It’s autumn, and I’m thinking about sloe gin and sparkly lights and candles and crochet blankets. For those of you wanting to know how to make sloe gin, here’s a recipe.
Having left it until later this year, the sloes are softer, darker, and they’ve lost their bloom. I’ve always picked them in September, and plonked them in the freezer overnight, because the traditional sloe gin recipe states that you shouldn’t pick them until after the first frost. However, I think the first frost must’ve been earlier than it is nowadays, because the sloes have undergone a transformation and their bitter, dusty taste has been replaced with that of a very tart plum. It’ll be interesting to see how that affects the sloe gin.
The first thing you need to make sloe gin is – you guessed it – sloes. They grow on the blackthorn bush, and look like tiny little plums, blue-black with a slight whitish bloom. The blackthorn has quite sharp thorns, so be prepared when you’re picking to come home a bit sore. You might also come across a bush with bigger, slightly less tart fruit – these are bullaces. These won’t give quite the same almondy taste to the gin, but they’ll work as a substitute.
Back in August I was featured in Woman & Home magazine talking about picking sloes, and how the annual ritual of making sloe gin marked the beginning of autumn, my favourite season. Yesterday afternoon we got soaking wet, had a lovely time, came home and curled
up in the sitting room with hot chocolate and watched a film.
Sloe Gin Recipe:
Go and have a look in the hedgerows and you’re sure to find some sloes. Don’t forget a bag. If you’re like me, you’ll forget, and have to take them home in a dog poo bag.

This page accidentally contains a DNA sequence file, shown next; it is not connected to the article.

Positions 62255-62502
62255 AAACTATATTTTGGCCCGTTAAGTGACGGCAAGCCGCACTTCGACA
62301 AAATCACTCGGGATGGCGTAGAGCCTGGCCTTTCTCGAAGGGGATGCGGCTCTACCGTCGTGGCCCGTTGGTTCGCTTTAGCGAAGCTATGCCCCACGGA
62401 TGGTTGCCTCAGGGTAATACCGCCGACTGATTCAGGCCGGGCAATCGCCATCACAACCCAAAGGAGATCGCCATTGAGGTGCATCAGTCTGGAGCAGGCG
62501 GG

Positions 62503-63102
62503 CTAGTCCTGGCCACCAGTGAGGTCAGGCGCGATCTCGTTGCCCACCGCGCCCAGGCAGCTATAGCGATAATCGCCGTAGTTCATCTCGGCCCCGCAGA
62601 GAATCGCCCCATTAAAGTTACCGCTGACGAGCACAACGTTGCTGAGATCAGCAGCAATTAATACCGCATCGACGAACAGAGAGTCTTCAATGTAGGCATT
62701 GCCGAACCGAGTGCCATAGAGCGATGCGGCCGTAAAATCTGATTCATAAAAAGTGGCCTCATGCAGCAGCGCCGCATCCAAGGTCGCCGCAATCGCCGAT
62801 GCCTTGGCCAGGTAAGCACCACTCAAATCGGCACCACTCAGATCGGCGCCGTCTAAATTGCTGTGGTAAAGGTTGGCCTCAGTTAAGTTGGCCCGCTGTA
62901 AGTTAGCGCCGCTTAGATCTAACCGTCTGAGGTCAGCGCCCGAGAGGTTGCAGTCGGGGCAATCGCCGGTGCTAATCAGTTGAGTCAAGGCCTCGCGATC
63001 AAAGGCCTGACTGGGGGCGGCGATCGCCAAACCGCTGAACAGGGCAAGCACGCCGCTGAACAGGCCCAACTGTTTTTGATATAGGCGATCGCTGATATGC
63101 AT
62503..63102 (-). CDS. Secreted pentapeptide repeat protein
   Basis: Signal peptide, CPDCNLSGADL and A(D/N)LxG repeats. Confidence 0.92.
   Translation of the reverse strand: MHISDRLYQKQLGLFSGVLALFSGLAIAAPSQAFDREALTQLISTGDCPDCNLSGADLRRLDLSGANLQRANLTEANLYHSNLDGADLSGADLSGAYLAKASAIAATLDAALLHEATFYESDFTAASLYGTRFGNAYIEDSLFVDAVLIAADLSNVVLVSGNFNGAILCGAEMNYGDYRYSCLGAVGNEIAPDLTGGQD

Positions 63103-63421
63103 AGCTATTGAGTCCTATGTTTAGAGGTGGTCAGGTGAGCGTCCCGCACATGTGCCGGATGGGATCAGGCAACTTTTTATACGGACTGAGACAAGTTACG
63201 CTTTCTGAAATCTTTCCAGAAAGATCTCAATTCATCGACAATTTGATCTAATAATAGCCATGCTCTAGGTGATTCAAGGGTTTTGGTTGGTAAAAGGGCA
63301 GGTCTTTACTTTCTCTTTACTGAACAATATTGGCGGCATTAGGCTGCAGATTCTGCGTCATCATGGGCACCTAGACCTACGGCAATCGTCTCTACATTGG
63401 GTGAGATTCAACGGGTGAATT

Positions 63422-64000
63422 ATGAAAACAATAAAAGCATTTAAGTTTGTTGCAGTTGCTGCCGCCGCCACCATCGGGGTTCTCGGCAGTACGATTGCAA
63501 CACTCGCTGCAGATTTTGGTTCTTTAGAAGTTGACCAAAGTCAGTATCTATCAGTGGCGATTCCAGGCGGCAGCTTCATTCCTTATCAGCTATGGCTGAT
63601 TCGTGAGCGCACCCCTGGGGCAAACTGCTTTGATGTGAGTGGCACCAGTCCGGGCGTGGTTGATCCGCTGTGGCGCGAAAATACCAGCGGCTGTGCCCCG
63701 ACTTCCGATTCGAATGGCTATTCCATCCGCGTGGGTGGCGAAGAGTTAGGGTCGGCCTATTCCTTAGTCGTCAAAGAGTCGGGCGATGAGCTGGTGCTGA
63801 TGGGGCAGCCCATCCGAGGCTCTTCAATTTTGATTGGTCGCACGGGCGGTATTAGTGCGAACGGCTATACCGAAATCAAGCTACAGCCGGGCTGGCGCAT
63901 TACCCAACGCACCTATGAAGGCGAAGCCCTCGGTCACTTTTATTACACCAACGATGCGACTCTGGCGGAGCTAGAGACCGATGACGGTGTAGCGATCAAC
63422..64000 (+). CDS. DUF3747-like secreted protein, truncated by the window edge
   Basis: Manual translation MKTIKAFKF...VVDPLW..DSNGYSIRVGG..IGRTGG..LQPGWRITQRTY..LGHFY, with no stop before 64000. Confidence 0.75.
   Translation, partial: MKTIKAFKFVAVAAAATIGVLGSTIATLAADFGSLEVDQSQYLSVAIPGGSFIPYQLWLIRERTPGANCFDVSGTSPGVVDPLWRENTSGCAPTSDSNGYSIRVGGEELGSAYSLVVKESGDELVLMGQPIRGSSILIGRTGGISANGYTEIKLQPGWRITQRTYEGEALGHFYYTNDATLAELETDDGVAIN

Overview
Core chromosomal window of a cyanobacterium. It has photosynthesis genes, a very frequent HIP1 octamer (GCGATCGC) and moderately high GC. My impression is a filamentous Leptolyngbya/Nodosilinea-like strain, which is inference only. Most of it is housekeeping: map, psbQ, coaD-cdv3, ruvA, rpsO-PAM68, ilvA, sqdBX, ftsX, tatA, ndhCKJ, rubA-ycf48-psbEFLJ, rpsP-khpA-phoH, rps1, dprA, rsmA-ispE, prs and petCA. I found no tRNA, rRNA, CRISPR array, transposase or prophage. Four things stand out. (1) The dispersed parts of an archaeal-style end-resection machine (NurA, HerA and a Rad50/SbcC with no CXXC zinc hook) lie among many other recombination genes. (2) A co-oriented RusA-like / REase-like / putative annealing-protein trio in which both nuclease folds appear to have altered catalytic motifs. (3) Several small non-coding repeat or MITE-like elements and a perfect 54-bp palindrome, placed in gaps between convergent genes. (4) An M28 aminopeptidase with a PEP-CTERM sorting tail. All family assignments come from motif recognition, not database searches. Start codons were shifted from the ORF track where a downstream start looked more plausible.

This will earn you strange looks from passing walkers.
All you need for home made sloe gin is a jar, a bottle of gin, a pound (450g) of sloes and 100g of sugar.
Sterilise the jar by washing it in hot soapy water and then rinsing with lots of boiling water.
Plonk the washed sloes in the jar, and add the sugar and gin.
Put it in a dark place, and give it a swirl once a week from now ’til Christmas
Strain it into a bottle, and drink.
It’s that simple.
This year I’ve experimented by using vanilla sugar (caster sugar I keep in a jar with vanilla pods) and I’ve added a vanilla pod to the sloe gin mixture, too.
This may be delicious.
It may be disgusting.
Reports to follow in December.
This is my entry to lovely English Mum’s Great Big Autumn Bakeoff.
It’s not baking, but I’m hoping that a recipe for sloe gin means she’ll let me off!
The final result: this is the 2010 vintage, sloe gin made with vanilla. Two years on its absolutely delicious: warm and mellow and just what you need on a winter evening. Happy sloe-picking!